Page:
Date: May 2016
Creator: Booker, Dana Dean
Partner: UNT Libraries

Adolescents' Social Networking Use and Its Relationship to Attachment and Mental Health

Description: Adolescents spend much of their time using the internet and electronic media. Since its inception, the use of online social networking (OSN) sites by adolescents continues to grow. With the proliferation of OSN, it is critical to examine how this activity affects psychological development, but better measurement tools are needed. As researchers struggle to keep up with this rapidly growing field, many gaps remain in the literature investigating the interrelations between adolescent's OSN use and mental health outcomes. Research examining the relationship between OSN and mental health outcomes, specifically depression and anxiety, has produced mixed results suggesting that other factors influence this association. A large research literature documents associations between attachment and mental health. Given that attachment also affects interpersonal communication, several studies have investigated links between attachment and OSN use in adult and college populations. Results indicated that even though attachment to father was independently related to anxiety and depression symptoms, it was not a significant moderator for mental health and OSN. Attachment to mother was a significant moderator for anxiety and depression and several OSN subscales. Based on this information, a greater focus on youth's interpersonal connection and social skills both online and offline may be beneficial when treating adolescents experiencing anxiety or depression.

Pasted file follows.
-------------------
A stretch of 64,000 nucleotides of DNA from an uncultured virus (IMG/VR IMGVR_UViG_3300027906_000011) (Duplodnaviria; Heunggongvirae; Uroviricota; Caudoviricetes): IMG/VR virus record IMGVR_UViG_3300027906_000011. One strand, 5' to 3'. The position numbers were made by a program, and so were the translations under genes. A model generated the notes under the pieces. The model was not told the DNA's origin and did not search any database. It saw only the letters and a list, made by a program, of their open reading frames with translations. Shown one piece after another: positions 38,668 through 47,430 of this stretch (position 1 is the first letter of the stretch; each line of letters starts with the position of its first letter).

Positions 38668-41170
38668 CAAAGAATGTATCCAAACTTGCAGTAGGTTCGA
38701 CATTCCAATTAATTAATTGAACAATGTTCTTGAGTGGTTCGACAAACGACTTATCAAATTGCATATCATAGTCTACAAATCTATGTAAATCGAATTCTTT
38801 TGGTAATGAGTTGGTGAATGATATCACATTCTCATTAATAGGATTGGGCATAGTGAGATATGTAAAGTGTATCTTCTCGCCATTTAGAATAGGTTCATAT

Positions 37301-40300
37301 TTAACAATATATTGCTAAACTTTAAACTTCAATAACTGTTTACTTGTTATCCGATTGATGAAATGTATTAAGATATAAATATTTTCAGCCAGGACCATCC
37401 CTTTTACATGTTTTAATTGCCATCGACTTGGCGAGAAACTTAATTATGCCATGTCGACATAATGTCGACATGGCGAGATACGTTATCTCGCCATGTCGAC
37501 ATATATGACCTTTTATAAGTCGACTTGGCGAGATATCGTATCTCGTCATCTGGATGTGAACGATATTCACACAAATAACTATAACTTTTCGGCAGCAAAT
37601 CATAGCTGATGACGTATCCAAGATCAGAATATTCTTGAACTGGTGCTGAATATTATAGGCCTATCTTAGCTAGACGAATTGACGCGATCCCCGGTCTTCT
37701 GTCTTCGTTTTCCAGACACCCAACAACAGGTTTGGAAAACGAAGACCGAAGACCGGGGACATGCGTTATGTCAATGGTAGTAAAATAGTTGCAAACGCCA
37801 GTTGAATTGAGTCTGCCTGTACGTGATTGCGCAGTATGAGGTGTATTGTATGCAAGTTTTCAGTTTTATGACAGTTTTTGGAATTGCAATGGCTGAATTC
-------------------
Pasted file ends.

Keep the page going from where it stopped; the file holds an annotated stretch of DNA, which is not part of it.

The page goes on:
Date: December 2016
Creator: Woolford, Brittany
Partner: UNT Libraries

Adolescents' Perception of Parental Behavior toward Them and its Relationship with Sex, Delinquency, and Security

Description: This study investigated adolescents' perception of parental behavior toward them and its relationship with sex, delinquency, and security. The subjects chosen for the study were sixty boys and sixty girls from eleventh grade English classes, and sixty boys and sixty girls from two institutions for juvenile delinquents. All subjects were white, they ranged in age from fifteen through eighteen years, and they had two living parents.
Date: May 1972
Creator: Mojallali, Shah, 1938-
Partner: UNT Libraries

Adolescents' Attitudes Toward Mate Selection